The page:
Since May 1st 2022, drivers who’ve been residents in Spain for more than six months and who weren’t able to exchange their UK licences for Spanish ones cannot drive in Spain.

There are no official stats on how many Britons of the 407,000 UK nationals who are residents in Spain in 2022 are affected; according to the UK Embassy the “majority exchanged” as advised.

But judging by the amount of negative comments the last two updates from the British Embassy in Madrid have received, hundreds if not thousands are stuck without being able to drive in Spain.  

May 12th’s video message by Ambassador Hugh Elliott left many unhappy with the fact that the forecast for a possible licence exchange agreement will be in the “coming weeks”, when two weeks earlier Elliott had spoken of “rapidly accelerating talks”. 

Dozens of angry responses spoke of the “shocking” and “absolutely ridiculous” holdup in negotiations that have been ongoing for more than at least a year and a half, and which the UK Embassy has put down to the fact that Spain is asking the British government to give them access to DVLA driver data such as road offences, something “not requested by other EU Member States”.

Numerous Britons have explained the setbacks not being able to drive in Spain are causing them, from losing their independence to struggling to go to work, the hospital or the supermarket, especially those in rural areas with little public transport.  

“I know personally from all the messages you’ve sent in, just how incredibly disruptive all of this is for many of you,” Elliott said in response.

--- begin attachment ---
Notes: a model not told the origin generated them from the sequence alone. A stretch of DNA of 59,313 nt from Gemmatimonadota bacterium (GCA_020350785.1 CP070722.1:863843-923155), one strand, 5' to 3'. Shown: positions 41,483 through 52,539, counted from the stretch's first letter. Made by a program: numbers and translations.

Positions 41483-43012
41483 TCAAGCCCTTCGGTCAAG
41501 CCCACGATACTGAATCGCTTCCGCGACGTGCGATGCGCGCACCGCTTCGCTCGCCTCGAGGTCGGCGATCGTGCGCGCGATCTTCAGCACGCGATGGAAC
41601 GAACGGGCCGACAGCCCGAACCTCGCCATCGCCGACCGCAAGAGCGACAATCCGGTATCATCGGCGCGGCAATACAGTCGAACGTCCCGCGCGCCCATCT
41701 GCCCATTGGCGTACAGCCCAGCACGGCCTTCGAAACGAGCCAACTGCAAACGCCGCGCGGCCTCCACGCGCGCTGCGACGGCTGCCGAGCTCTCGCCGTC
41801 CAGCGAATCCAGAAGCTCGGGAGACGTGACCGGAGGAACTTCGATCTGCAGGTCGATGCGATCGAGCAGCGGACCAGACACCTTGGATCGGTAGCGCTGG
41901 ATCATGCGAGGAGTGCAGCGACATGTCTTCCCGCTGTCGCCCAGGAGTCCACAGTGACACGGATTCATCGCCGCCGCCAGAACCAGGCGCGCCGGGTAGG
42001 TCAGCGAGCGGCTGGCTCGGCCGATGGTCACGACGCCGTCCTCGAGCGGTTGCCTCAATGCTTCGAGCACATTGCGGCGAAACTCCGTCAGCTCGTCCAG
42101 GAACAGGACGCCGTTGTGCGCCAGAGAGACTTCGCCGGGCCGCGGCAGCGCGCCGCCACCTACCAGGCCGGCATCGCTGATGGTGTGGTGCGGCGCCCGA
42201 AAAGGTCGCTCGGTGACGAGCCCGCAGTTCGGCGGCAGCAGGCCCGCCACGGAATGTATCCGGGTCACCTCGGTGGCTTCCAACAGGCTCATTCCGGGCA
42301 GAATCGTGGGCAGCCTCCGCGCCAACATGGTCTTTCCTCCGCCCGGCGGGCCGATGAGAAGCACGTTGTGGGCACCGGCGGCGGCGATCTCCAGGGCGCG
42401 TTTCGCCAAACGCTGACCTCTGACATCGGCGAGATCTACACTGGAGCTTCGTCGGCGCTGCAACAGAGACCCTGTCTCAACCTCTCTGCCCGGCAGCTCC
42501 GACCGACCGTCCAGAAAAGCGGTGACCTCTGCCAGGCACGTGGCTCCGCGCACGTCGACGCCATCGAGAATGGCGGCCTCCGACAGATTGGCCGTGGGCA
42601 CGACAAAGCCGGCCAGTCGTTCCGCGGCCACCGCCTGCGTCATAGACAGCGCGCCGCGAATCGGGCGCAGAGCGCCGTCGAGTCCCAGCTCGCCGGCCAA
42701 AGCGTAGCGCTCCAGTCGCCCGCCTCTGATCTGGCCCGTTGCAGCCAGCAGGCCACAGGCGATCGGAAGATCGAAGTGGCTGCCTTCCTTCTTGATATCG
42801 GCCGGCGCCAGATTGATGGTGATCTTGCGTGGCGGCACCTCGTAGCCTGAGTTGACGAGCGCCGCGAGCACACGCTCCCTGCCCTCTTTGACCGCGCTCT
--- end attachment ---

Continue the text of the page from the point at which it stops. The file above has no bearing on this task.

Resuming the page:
“If you are struggling to get around you may find additional advice or support from your local town hall, or charities or community groups in your area and the Support in Spain website is another very useful source of organisations that can provide general support to residents.

“And if your inability to drive is putting you in a very vulnerable situation, you can always contact your nearest consulate for advice.”

There continue to be disparaging opinions in the British community in Spain over whether any pity should be felt for UK licence holders stuck without driving, as many argue they had enough time to register intent to exchange their licences, whilst others clarify that their particular set of circumstances, such as arriving after the December 2020 ‘intent to exchange’ deadline, made this impossible. 

OPINION: Not all Brits in Spain who didn’t exchange UK driving licences are at fault

So is there any light at the end of the tunnel for drivers whose UK licences aren’t valid anymore in Spain or soon won’t be?

“The agreement we’re working towards now will enable UK licence holders, whenever they arrived in Spain or arrive in the future, to exchange their UK licence for a Spanish one without needing to take a practical or a theory test,” Elliott said on Thursday May 12th of the deal they are “fully committed” to achieve.

READ ALSO: How much does it cost to get a Spanish driving licence?

And yet it’s hard for anyone to rest their hopes on this necessarily happening – sooner or later or ever – in part because the embassy advice for those with UK licences for whom it’s imperative to continue driving in Spain is that they should take steps to get their Spanish licence now, while acknowledging that in some places there are “long delays for lessons” and getting your Spanish licence “doesn’t happen overnight”.

READ ALSO: What now for UK licence holders in Spain?